Commercial and bureaucratic hindrances collided with an uncontrollable reality: the faith of many players.
The Religious Liberty Commission has published a statement warning about the terrorist groups that “compete with each other in revealing their evil intent.”
The World Evangelical Alliance (WEA) has condemned “the cowardly, senseless, inhuman, targeted killing of innocent Christian students at Kenya’s Garissa University College by masked gunmen from the Al-Shabaab terror group.”
In the statement, they encouraged Christians to keep fighting against these acts: “This deep sorrow should now impel us to defeat terrorism in Africa, the Middle East and elsewhere.”
“We cannot look at terrorism in isolation, be it Kenya, Somalia, Iraq or Syria”, WEA Religious Liberty Commission Executive Director Godfrey Yogarajah said.
“Al-Shabaab, which claimed responsibility for the shameless killing, as well as groups like al-Qaeda, Islamic State (ISIS) and Boko Haram are transnational terror groups or aspire to become one, and appear to be either cooperating or competing with each other in revealing their evil intent”, the Director explained.
AL-SHABAAB TERRORIST ATTACKS
Kenya shares a long, porous border (700 Km) with Somalia and has long suffered from instability in its neighbourhood. Kenya also has several coastal towns, which can facilitate movements of terrorists from Somalia. Al-Shabaab controls southern parts of Somalia, where the common border exists.
Al Hijra is Al Shabaab´s Kenyan affiliate, which exploits perceptions among sections of Muslims regarding their marginalization by the primarily Christian administration of President Uhuru Kenyatta.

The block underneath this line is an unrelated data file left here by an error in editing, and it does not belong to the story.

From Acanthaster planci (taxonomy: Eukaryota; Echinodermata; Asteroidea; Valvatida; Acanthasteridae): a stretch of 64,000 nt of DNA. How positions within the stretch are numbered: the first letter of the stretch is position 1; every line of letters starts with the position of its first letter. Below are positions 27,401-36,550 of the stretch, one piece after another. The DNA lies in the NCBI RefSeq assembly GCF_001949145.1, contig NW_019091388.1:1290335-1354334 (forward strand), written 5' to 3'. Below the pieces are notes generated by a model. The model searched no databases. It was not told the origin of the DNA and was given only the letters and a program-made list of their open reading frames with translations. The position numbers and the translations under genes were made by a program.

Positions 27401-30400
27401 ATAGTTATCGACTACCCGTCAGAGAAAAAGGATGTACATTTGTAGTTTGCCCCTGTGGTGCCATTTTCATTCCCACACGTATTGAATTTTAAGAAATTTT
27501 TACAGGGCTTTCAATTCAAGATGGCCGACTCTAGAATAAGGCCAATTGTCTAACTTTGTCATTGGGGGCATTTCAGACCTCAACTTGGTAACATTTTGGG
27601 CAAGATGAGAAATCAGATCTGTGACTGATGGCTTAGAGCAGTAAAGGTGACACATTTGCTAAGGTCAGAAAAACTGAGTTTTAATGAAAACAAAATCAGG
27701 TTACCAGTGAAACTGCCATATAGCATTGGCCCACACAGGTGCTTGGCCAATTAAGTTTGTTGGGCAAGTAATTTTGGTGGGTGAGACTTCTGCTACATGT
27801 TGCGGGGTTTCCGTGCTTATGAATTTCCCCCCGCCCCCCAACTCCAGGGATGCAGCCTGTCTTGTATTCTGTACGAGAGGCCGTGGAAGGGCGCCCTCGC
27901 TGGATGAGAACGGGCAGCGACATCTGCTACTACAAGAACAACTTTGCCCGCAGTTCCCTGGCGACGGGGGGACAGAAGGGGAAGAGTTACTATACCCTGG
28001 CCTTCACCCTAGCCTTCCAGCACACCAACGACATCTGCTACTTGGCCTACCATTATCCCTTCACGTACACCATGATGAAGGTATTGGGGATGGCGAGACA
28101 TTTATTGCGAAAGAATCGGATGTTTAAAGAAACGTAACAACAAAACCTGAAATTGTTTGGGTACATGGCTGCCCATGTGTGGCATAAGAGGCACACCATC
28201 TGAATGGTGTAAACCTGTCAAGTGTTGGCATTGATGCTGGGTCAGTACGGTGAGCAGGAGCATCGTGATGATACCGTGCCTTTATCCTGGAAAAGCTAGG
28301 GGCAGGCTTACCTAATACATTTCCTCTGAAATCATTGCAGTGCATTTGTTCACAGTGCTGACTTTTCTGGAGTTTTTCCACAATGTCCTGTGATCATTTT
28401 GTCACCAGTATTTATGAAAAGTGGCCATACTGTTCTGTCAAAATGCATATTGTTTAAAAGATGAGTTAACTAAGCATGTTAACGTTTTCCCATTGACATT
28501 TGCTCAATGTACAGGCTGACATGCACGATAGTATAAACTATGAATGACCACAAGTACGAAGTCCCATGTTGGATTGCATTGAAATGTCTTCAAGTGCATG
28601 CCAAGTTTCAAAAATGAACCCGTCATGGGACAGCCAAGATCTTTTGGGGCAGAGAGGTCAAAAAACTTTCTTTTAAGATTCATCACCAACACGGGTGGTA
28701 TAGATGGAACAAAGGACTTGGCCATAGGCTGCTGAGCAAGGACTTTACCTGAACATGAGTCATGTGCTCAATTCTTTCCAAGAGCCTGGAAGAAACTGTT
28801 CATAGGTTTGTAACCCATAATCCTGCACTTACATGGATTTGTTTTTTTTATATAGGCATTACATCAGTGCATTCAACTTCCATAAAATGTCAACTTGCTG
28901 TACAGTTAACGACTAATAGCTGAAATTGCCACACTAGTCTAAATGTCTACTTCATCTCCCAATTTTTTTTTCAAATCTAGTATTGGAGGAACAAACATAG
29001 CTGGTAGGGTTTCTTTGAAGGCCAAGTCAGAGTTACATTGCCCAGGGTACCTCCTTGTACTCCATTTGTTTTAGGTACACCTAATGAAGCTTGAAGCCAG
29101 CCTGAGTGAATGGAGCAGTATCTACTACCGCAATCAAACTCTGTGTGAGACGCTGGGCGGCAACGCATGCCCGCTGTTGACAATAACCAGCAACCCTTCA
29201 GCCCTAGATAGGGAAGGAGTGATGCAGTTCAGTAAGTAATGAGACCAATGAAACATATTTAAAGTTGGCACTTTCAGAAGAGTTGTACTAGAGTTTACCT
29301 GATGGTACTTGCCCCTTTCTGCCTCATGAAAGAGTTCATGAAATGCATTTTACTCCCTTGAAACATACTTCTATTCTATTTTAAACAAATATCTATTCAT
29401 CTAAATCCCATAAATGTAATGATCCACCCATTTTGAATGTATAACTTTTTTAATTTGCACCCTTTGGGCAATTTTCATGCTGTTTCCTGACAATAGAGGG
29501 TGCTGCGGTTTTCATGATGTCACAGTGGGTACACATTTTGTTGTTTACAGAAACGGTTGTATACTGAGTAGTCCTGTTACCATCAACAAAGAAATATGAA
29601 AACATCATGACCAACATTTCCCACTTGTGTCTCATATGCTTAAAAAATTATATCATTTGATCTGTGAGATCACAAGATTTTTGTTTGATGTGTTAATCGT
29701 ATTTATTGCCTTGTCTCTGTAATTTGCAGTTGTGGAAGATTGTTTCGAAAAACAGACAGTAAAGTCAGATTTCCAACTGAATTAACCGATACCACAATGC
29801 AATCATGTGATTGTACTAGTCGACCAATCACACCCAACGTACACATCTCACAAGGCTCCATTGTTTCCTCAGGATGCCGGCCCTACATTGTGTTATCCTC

Al-Shabaab has been seeking to retaliate for Kenya’s decision to send troops to Somalia in 2011 to fight the terror group. It is estimated that Al-Shabaab killed at least 400 people and injured over 1,000 in more than 100 attacks between 2011 and 2014.
The same terror group also attacked Nairobi’s Westgate Mall on September 21, 2013, causing at least 68 dead and 175 wounded. This week’s attack was even more brutal.
YIHAD THREATS TO CHRISTIANS
Yogarajah stated that this terrorist attack “is an unfortunate race among terror groups to cause destruction of human lives to maintain their relevance at a time when ISIS is causing unprecedented bloodshed”, and all this “demands that the international coalition fighting ISIS in Iraq and Syria should expand their mission to include other terror groups as their targets – of course, not with airstrikes or troops on the ground”.
“World leaders should join hands to defeat terrorism by cooperating with each other and treating the end of terrorism in every country as a common objective”, he added.
KENYA NEEDS MORE
The Religious Liberty Commission Director believed that Kenya “must make changes in its counterterrorism strategy, which currently appears to be mere pursuit of heavy-handedness”, because “the alleged targeting civil society, curbing civil freedoms, extra-judicial killings and abductions and random raids in Muslim areas will not only not help, but may also make the country a fertile ground for radicalization and recruitment for terror groups”.
“The international community and world leaders working towards peace and stability in all terror-torn regions and helping governments fight all terror groups could be the best way forward”, Yogarajah said.
CALL TO PRAYER
“We, as Christians, believe in the power of prayer, and we must be on our knees for the victims and survivors and the governments and the international organizations that are committed to sincerely help eradicate terrorism”, the statement concluded.